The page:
Antikythera wreck yields new treasures

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Antikythera shipwreckImage source, B.Seymour/Return to Antikythera 2014
Image caption,
A diver recovers a ceramic table jug and a bronze rigging ring

An international expedition says it has made further, remarkable finds at the site of the Antikythera shipwreck.

The vessel, which dates from 70-60BC, was famously first identified by Greek sponge divers more than 100 years ago.

Its greatest treasure is the remains of a geared "computer" that was used to calculate the positions of astronomical objects.

The new archaeological investigations have retrieved tableware, ship components, and a giant bronze spear.

This weapon was probably attached to a warrior statue, the dive team believes.

Image source, B.Seymour/Return to Antikythera 2014
Image caption,
The spear probably belonged to a giant statue

Previous expeditions have found several such statues made of bronze and marble.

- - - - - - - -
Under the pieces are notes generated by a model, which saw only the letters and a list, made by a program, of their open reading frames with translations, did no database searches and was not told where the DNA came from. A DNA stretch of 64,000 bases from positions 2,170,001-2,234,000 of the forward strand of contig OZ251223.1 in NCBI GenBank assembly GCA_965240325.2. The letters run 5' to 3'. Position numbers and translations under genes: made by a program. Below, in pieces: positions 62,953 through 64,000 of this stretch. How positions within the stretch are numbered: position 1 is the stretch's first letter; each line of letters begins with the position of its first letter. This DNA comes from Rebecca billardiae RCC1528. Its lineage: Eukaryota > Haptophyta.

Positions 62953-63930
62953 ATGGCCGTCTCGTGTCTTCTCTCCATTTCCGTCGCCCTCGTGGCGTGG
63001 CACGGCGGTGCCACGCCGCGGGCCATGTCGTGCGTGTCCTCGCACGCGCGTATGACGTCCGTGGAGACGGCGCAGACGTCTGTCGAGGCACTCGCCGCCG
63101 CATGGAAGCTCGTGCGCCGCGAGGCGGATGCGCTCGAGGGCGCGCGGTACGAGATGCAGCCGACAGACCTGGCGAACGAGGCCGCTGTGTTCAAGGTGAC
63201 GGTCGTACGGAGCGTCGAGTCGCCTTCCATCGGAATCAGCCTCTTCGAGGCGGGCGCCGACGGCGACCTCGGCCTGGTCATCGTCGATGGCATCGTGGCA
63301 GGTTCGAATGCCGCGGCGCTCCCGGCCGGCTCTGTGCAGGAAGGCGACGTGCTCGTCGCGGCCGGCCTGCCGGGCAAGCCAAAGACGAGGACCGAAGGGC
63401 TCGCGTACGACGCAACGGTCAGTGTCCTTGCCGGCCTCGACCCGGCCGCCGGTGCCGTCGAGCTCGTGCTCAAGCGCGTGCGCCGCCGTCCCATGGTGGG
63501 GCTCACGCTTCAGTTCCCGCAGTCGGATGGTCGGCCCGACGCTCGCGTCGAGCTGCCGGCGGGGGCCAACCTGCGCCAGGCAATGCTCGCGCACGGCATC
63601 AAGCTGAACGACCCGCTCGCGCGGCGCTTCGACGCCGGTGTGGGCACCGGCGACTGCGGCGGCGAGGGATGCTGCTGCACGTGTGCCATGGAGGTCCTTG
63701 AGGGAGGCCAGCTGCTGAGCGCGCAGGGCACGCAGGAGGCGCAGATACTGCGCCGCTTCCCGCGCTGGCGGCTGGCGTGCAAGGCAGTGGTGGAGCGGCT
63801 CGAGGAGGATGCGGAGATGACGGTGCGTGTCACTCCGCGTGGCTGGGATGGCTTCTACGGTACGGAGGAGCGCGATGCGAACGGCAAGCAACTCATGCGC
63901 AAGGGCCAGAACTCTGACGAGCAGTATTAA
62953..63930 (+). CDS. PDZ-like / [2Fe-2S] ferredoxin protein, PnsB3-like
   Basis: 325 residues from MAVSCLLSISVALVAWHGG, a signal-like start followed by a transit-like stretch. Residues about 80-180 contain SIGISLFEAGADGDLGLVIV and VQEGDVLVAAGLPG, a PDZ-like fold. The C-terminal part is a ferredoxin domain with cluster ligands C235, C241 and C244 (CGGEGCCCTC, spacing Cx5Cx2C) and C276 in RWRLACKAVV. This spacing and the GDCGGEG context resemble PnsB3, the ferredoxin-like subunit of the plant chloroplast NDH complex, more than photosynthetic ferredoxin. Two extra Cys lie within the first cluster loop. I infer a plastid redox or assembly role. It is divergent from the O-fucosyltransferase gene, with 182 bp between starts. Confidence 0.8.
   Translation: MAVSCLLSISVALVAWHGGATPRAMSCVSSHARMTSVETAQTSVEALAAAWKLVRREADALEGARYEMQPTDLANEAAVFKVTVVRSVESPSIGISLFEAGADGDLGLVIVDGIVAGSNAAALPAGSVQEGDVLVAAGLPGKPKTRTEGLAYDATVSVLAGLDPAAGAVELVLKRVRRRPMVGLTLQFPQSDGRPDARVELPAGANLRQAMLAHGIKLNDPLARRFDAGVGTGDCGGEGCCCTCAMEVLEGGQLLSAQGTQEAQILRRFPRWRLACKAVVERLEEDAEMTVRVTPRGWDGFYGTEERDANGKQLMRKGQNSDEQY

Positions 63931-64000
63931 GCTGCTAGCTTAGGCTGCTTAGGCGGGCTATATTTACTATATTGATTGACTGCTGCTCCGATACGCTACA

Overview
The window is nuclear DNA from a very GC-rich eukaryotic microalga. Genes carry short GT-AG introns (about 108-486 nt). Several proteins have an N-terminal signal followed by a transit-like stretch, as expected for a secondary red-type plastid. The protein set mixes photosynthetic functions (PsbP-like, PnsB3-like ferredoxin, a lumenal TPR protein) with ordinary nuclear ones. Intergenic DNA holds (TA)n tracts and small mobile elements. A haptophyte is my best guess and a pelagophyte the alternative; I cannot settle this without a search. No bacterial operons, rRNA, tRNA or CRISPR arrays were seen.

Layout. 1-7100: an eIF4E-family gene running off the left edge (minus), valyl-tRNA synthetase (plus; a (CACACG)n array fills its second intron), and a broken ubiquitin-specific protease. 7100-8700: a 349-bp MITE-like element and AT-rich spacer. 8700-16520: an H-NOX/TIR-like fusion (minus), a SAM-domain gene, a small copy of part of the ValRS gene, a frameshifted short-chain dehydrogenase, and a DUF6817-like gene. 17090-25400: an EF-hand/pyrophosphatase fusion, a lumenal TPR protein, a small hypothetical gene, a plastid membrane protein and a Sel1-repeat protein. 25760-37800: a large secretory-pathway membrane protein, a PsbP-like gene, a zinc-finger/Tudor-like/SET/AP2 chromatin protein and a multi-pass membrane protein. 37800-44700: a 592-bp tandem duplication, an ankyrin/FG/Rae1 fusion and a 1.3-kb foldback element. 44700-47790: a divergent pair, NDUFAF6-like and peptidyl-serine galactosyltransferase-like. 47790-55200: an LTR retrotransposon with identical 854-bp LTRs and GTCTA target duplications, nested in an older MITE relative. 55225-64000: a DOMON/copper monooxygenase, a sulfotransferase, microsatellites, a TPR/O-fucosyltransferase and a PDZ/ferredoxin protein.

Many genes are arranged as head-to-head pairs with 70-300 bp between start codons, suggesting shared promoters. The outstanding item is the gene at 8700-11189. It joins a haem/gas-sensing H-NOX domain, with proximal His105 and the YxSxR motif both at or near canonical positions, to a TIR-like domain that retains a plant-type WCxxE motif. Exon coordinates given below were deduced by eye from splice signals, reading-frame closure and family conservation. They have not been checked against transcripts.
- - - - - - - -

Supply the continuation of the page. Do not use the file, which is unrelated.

The new excavation effort, which ran from 15 September to 7 October, was led by the Hellenic Ephorate of Underwater Antiquities, Greece, and the Woods Hole Oceanographic Institution, US.

The wreck is in 55m of water and requires divers use rebreathers. Even so, their time on the bottom is limited to just three hours.

As a consequence, the expedition witnessed the first use of a new robotic Iron Man-like diving apparatus called the Exosuit. This enables its occupants to stay down for up to 50 hours, if necessary.

The team plans to return next year. It is believed many more treasures await discovery.

There has been speculation that the vessel, which was probably travelling from the coast of Asia Minor to Rome when lost, was carrying a soon-to-be-married woman and her dowry.

WHOI marine archaeologist Brendan Foley recently told the BBC that he hoped to find additional parts to the Antikythera Mechanism, or other automata.

Image source, B.Seymour/Return to Antikythera 2014
Image caption,
This year's expedition saw the first use of the "Iron Man" Exosuit diving system

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